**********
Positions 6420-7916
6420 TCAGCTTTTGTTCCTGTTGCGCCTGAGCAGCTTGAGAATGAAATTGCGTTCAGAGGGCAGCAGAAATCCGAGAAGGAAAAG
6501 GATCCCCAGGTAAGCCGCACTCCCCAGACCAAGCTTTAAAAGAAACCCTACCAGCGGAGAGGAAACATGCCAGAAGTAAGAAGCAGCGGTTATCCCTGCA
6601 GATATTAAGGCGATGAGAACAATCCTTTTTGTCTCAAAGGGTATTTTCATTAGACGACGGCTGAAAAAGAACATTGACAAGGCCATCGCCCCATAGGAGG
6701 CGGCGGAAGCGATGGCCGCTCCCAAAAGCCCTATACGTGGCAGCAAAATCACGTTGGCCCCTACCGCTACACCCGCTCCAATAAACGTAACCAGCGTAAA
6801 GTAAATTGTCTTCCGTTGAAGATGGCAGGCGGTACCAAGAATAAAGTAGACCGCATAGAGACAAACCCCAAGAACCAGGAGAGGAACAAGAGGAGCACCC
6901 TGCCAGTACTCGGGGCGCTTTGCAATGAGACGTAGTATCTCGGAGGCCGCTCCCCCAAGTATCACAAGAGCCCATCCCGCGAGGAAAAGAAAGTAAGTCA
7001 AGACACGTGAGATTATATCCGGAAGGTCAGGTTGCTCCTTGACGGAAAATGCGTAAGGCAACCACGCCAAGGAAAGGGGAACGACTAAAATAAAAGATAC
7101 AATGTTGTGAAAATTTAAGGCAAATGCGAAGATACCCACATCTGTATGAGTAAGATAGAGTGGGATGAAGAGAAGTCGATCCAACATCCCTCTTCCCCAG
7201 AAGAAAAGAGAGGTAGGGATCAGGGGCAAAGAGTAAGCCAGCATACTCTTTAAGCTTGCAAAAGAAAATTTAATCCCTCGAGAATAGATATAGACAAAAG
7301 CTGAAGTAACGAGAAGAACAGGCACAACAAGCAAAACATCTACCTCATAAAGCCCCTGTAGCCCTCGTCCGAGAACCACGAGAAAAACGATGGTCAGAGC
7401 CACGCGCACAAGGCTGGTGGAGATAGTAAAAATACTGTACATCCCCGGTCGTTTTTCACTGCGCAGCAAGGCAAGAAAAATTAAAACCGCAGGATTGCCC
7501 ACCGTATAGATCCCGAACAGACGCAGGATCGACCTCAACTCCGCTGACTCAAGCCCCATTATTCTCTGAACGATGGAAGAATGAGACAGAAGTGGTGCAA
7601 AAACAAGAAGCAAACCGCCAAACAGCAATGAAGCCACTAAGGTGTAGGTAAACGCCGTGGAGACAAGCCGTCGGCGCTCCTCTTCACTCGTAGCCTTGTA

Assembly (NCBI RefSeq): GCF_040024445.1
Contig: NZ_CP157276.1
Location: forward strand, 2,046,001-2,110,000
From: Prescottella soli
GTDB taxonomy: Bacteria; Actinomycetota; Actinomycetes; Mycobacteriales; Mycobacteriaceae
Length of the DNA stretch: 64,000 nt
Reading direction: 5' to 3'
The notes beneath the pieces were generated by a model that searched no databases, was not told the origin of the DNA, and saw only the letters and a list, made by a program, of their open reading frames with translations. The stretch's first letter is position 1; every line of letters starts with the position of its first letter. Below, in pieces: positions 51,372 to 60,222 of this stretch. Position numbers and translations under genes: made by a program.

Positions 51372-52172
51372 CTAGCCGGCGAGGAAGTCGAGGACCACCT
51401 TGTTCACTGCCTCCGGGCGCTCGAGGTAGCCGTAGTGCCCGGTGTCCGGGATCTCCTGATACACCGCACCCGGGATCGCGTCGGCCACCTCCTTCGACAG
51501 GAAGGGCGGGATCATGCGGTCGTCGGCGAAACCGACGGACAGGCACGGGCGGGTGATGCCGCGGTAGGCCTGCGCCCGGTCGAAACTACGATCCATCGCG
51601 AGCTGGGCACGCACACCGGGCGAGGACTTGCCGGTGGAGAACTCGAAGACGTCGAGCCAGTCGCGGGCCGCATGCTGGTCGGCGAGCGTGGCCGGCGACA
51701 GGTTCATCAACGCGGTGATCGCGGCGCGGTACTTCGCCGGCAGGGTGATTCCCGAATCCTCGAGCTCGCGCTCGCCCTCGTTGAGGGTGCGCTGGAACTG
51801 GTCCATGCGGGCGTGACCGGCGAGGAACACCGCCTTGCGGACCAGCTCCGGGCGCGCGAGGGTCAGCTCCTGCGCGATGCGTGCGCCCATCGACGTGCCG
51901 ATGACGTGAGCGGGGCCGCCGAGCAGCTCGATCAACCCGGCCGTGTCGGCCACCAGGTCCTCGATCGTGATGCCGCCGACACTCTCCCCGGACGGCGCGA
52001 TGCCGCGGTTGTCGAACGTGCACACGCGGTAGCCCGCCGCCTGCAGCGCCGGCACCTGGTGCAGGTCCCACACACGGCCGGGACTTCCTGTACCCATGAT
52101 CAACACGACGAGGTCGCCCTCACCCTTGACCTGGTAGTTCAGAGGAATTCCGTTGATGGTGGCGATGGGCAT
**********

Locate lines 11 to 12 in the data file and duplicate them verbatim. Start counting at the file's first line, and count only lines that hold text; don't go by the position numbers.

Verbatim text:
7301 CTGAAGTAACGAGAAGAACAGGCACAACAAGCAAAACATCTACCTCATAAAGCCCCTGTAGCCCTCGTCCGAGAACCACGAGAAAAACGATGGTCAGAGC
7401 CACGCGCACAAGGCTGGTGGAGATAGTAAAAATACTGTACATCCCCGGTCGTTTTTCACTGCGCAGCAAGGCAAGAAAAATTAAAACCGCAGGATTGCCC